• Be enthusiastic. It may seem counterintuitive to try to be enthusiastic about the “whirlwinds,” but how important this is! When we can dedicate ourselves to the process and enthusiastically face our challenges, we bring joy and peace and yes, even a little fun, to life.

• Practice self-care. I’m always talking about this on “Motherhood,” because it’s such an important part of being a mom. If we’re not strong, healthy, and happy, then our families won’t be either. (Read more on self-care here and here, and then make sure to listen to the whole show for more tips!)

I realize these things can be tricky, so listen to the show for a few more ideas on how to actually make these things happen. But, setting a goal and working toward it is a great beginning.

 

Bottom line:
We may not be able to stop the whirlwinds from appearing and picking us up from time to time, but we can control how we handle the whirlwinds when they come.

Rededicate yourself to your role as a mother, no matter how stressful it gets (and even more so in times of stress), make time for self-appraisal, and then respect yourself enough to care for yourself.

You can (and will) survive the whirlwinds with sanity. And if you choose to, they can be some of the best fertilizer for personal growth. Someday, you will even flourish—just be patient until the whirlwind sets you back down.

 

 

Be sure to check out my New show, “Motherhood,” on WebTalkRadio.net!

Link for this episode: Mothering Through the Whirlwind

Listen to "Motherhood" with Dr. Christina Hibbert! Each week on WebTalkRadio.net & iTunes! www.DrChristinaHibbert.com #radio

 

 

 

Dr. Christina Hibbert www.DrChristinaHibbert.com

You may manage your subscription options from your profile.

 

 

 

#1 Amazon Bestseller, This Is How We Grow, by Dr. Christina Hibbert, Available now on Amazon.com! www.ThisIsHowWeGrow.com
Be sure to check out my bestselling, award-winning memoir, This is How We Grow!
Available now at Amazon or Barnes & Noble!

 

 

 

"Who Am I Without You?" 52 Ways to Rebuild Self-Esteem After a Breakup; www.DrChristinaHibbert.com #book #selfesteem #breakup #divorce

NEW! My latest book, “Who Am I Without You,” is available now at
 TargetAmazonBarnes & NobleNew Harbinger, or your local bookseller!

 

 

Mothering Through the Whirlwind-3 Sanity-Saving Strategies; www.DrChrisitnaHibbert.com
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The Family that FEELs Together Heals Together–The Emotional Freedom Technique (EFT)

The Family that FEELs Together Heals Together; www.DrChristinaHibbert.com #motherhood #mentalhealth #radioshow

The Family that FEELs Together Heals Together; www.DrChristinaHibbert.com #motherhood #mentalhealth #radioshowFamily life can definitely be stressful. Whether it’s the daily stress of activities, learning, problem-solving, emotional support, and the exhaustion of it all, or the bigger stressors, like illness, death, divorce, job loss, and financial concerns, all families need a little healing from time to time.

 

When stressful times come, they bring with them powerful emotions, and it can be a challenge to know how to handle both the stress and emotions, and especially how to help our kids and families do the same. As I wrote in This is How We Grow:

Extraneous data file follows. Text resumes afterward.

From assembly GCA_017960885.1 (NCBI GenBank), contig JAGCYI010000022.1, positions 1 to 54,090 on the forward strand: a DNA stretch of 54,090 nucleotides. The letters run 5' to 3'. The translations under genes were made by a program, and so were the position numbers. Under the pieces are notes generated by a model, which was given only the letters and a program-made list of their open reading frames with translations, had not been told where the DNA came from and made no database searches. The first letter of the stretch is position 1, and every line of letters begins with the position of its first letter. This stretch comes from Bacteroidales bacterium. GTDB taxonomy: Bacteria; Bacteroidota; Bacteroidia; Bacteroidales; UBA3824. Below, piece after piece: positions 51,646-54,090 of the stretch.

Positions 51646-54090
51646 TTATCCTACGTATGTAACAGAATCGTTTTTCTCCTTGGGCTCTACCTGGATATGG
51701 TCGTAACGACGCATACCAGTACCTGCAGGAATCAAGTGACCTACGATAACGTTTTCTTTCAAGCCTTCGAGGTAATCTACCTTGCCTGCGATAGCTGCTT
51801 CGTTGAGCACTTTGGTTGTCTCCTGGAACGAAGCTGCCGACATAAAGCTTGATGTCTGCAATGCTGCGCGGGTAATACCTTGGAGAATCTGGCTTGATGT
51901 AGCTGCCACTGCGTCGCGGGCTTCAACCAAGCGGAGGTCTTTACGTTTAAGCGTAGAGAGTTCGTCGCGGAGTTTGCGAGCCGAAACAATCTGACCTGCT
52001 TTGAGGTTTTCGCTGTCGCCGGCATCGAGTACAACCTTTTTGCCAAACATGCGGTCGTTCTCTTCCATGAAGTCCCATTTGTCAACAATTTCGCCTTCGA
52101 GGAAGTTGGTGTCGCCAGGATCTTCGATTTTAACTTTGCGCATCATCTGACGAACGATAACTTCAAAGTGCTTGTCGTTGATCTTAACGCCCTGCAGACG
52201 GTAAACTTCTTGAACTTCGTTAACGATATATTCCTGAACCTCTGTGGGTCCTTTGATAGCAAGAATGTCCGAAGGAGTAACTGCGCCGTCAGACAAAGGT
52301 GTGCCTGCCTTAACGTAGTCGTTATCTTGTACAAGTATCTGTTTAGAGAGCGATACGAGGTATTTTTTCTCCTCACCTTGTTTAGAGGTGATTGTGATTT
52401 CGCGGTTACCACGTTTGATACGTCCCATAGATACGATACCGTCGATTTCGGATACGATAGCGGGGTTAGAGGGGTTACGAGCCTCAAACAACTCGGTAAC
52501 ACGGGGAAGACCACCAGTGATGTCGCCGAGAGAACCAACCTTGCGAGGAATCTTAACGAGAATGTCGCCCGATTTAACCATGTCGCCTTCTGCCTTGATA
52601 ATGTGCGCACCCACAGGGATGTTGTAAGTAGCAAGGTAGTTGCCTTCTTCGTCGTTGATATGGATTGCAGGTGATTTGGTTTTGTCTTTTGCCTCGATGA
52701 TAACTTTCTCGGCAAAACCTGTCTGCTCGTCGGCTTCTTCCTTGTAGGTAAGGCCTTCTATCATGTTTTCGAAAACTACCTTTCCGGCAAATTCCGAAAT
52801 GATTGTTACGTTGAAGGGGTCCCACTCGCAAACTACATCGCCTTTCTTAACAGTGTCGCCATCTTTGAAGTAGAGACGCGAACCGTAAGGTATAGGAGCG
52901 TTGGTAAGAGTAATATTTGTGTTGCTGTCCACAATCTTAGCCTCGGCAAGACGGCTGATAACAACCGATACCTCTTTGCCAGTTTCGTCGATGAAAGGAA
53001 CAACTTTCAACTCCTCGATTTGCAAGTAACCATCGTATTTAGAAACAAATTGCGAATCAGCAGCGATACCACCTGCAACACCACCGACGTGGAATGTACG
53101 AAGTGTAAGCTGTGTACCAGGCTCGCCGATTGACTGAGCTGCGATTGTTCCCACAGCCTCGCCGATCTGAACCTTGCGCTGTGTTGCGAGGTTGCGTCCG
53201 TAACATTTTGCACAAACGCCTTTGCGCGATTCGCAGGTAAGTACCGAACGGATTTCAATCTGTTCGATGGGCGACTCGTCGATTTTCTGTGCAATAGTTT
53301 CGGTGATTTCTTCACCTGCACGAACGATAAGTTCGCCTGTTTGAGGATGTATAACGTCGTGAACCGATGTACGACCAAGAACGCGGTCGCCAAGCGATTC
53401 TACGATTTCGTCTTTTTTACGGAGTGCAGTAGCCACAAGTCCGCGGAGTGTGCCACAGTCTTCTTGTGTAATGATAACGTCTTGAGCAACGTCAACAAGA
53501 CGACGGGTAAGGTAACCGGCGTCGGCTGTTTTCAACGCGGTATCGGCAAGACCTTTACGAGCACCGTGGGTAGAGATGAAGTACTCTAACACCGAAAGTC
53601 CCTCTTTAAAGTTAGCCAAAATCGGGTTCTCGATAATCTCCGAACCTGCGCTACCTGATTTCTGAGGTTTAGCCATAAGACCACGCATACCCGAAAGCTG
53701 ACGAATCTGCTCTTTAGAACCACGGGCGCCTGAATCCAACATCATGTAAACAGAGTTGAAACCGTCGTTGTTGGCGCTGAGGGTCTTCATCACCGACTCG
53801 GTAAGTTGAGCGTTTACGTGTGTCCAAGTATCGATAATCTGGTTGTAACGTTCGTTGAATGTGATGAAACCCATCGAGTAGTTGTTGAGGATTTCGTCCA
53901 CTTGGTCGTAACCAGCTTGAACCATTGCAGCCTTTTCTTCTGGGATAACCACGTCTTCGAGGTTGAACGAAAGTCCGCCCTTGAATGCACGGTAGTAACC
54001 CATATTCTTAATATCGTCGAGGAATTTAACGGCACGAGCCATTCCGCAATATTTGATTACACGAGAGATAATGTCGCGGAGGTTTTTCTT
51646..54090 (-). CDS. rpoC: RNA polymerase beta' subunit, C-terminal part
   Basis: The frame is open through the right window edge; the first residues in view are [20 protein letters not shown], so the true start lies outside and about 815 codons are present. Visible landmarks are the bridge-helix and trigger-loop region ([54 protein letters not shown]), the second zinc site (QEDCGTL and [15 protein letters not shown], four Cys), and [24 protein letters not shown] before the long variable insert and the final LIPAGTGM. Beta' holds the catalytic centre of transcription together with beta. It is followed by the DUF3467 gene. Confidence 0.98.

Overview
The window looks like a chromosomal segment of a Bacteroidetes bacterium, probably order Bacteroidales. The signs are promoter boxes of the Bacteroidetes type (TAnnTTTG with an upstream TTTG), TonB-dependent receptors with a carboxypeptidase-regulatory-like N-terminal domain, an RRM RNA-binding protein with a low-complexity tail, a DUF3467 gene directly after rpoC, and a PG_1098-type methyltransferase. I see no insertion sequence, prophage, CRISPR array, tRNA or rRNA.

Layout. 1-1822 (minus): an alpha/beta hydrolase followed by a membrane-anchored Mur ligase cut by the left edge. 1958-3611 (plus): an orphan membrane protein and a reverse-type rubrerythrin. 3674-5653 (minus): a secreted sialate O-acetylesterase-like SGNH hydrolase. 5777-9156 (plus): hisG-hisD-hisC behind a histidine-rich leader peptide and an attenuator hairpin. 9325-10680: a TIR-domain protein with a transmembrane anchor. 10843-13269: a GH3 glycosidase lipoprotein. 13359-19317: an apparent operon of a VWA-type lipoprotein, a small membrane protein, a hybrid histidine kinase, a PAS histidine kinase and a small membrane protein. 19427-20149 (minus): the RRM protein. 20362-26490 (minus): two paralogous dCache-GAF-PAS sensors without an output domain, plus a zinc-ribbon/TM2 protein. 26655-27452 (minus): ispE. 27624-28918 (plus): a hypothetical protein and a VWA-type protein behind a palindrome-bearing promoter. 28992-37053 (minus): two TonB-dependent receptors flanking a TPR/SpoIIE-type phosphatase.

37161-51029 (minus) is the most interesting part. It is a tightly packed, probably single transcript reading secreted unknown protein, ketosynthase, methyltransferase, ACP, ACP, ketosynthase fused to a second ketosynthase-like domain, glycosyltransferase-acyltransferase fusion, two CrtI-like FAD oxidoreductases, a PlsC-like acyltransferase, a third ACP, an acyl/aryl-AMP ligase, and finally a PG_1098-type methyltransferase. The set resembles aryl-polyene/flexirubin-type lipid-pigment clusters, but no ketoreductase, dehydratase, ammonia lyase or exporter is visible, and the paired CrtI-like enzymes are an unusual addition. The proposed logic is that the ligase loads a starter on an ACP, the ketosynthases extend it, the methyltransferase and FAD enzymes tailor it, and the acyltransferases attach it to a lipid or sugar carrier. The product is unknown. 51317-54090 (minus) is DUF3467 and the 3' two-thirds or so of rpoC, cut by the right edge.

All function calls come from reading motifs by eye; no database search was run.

“Powerful emotions can make even the sanest feel on the verge of crazy. Grief, anger, sadness,   pain, fear, can feel intense, out of control, and downright scary. Like caged predators, we box this emotions up and stuff them deep in an effort to prevent the frightening consequences we envision if they were ever to escape. We fear powerful emotions, because we believe they will overtake us. We fear that that once they are free, we may never be free of them again.

       ‘All emotions, powerful as they may appear, are simply that—emotions, like the clouds that float across the sky, which never stay for long. Though they appear threatening the most they can do is rain or hail or snow for a little while. In raining, hailing, snowing, the clouds lose their power. They literally dissipate. So it is with emotions.” (Chapter 15 Intro)

 

There are many ways to deal with powerful emotions–to help them lose their power, and to help our families heal. One of the mostFEEL-How to Cope with Powerful Emotions (plus video); www.DrChristinaHibbert.com helpful tools I’ve learned is something I call “FEELing” emotions. To me, FEEL means “Freely Experience Emotion with Love” (This is How We Grow).

 

That last part is especially important–with LOVE. Too often, we try to force ourselves to feel something other than what’s really going on inside, or we ignore our emotions, or we deny them outright. But none of these will lead to emotional healing. And none of these is loving.

 

When we love ourselves through life’s challenges, and through the difficult emotions that accompany those challenges, we find peace. As we sit with each emotion, recognize it for what it is, let the feelings come, and remember that the FEELINGS are not US, we find that they do dissipate. We do find we do become free. (Read more on how to FEEL, and watch a video on it, here.)

 

 

Emotional Freedom Technique